Six Nations artist Shelley Niro opens exhibit in London
By Richard Colvin, The London Free Press
LONDON, Ont. - In the background, six oil-painted panels of stylized rural scene in greens and blues, water and trees and sky hang on the wall at London Regional Art and Historical Museum.
In the foreground, resting on the floor and sandwiched between the landscapes, are five black-and-white photographs of similar size.
The first is of a color-tinted woman in a green jacket passing a sign that says "Woodstock: The Friendly City."
The next two are close-ups of city hall and a provincial court house, all concrete and glass and straight lines.
In the fourth photo, the court has dropped to the background; a Canadian flag flies overhead, and a sign says "private parking."
The final shot shows the tinted woman leaving the black-and-white city. "Thank you. Call again." says a sign.
This work - called Passing Through - is part of Sense of Self, a never-before-seen exhibit by Brantford artist Shelley Niro which has opened at the museum.
By juxtaposing colors and media and themes, Niro explores the question of self-identity.
"Being an urban native, you're always put in this duality of existence." says Ms. Niro, a Mohawk from the Six Nations.
Sense of Self also uses humor to good effect.
The exhibit includes a series of photos, mounted in clusters of three.
The left-hand photo of each set is color-tinted, and shows the bespectacled Niro dressed in variety of costumes: a smiling Santa, Snow White, Marilyn Monroe with blowing skirt, even Captain Kirk in a lime uniform holding a tricorder.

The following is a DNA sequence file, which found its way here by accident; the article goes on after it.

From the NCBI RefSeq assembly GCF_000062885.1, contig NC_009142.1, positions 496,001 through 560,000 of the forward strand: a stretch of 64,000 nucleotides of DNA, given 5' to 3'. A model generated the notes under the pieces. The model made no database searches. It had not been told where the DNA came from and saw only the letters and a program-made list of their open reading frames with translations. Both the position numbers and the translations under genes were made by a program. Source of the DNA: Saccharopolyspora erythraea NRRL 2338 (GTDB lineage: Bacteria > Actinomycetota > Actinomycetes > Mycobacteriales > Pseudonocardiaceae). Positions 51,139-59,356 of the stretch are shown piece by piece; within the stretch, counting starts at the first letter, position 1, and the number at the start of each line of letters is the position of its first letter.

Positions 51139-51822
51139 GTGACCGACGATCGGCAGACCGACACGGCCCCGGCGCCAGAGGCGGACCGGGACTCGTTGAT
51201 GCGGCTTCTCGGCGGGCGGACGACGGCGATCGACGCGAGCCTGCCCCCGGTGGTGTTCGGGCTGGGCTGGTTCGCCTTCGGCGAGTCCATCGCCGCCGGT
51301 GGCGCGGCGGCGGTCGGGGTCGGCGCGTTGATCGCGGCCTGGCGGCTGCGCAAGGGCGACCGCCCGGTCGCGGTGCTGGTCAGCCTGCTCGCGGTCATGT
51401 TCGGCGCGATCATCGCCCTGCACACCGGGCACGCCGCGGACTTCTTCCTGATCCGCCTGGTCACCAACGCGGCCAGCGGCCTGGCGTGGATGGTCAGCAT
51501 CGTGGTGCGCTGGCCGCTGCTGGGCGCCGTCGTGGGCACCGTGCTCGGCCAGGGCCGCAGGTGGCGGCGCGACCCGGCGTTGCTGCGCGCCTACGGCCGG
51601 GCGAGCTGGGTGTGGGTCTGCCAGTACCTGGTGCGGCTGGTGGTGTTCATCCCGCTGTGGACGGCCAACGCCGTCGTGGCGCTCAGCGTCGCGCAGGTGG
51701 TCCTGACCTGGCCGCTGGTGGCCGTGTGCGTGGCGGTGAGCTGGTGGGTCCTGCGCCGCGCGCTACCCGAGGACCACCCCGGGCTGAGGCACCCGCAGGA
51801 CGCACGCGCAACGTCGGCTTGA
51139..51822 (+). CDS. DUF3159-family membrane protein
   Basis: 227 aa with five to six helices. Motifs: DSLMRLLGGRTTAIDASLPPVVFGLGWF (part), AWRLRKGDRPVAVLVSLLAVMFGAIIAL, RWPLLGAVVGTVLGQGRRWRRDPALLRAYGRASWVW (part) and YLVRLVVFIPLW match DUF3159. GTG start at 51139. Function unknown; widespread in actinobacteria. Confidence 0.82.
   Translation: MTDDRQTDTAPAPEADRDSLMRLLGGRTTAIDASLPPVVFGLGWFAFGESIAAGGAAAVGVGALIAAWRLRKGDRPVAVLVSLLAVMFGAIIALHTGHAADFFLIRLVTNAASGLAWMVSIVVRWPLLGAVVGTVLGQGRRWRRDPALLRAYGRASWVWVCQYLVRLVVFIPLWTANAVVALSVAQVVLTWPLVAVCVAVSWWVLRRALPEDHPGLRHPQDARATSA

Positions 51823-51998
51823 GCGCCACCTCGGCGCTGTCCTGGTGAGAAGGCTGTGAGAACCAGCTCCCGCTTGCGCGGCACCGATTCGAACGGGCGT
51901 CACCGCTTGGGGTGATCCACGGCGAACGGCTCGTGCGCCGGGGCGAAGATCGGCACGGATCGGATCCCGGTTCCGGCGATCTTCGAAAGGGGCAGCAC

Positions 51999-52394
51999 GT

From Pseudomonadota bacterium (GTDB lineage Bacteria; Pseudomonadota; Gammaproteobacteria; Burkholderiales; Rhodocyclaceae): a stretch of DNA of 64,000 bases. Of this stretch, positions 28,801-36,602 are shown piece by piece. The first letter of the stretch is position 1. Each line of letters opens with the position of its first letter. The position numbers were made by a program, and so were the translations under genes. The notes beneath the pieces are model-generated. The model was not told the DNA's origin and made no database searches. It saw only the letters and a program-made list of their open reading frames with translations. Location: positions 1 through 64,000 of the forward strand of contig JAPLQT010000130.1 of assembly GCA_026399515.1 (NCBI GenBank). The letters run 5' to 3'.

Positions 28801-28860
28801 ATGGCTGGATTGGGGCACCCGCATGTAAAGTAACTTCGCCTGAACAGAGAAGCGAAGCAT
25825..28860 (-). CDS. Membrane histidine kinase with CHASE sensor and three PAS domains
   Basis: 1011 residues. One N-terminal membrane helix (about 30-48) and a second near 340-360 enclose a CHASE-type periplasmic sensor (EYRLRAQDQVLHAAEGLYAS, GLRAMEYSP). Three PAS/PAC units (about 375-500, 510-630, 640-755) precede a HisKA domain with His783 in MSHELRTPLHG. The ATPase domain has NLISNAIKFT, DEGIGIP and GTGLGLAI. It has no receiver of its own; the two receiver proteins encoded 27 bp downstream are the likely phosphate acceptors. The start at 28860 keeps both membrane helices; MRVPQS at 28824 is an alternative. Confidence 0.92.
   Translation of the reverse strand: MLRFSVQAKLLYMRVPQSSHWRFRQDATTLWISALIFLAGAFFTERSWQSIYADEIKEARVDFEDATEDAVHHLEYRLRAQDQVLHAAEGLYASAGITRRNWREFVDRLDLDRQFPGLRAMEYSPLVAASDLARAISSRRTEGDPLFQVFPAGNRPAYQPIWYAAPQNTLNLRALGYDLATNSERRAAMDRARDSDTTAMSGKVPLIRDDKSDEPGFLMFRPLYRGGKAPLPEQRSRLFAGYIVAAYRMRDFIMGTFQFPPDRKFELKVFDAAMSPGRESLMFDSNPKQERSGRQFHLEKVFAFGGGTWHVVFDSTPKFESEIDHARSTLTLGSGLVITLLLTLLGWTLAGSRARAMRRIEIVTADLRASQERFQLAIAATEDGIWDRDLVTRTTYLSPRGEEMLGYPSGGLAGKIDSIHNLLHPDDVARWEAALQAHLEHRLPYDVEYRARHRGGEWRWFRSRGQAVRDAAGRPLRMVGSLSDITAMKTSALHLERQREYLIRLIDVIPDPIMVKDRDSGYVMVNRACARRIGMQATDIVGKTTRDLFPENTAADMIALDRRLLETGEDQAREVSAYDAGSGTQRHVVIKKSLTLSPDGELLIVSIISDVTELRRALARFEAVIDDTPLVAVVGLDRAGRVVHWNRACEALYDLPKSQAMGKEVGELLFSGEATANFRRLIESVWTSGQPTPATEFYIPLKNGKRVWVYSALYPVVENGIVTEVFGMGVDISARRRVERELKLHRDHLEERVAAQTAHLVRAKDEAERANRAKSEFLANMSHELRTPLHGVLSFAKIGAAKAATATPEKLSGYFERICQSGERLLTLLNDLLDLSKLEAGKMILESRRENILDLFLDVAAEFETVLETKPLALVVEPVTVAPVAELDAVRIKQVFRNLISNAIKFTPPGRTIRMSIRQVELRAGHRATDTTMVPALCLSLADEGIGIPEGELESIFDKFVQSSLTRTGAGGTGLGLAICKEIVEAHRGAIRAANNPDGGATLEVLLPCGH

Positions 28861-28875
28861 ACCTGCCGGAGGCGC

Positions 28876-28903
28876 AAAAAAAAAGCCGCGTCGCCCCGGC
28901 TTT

The middle images are sepia photos of Niro's relatives. Some of them are old; one is of Niro's great-grandmother.
The right-hand image of each set is a black-and-white photo of Niro wearing nondescript Western clothes.
The first two images, Niro is saying, are simplifications. The third image represents the reality: complex, ambiguous, and even a little dull.
On one level, Sense of Self is an expression of the conflict between one native woman's traditions and the demands of modern Canadian society.
But the effectiveness of the art comes from Niro's ability to transcend her own perspective and speak to universal human themes.
Everyone has roots, says Niro, and so everyone is a product of both the contemporary and the historical.
The result is a warm yet powerful exhibit that proves that humor is more effective than didacticism in exposing the simplicity of stereotypes.
Distributed By SouthamStar Network.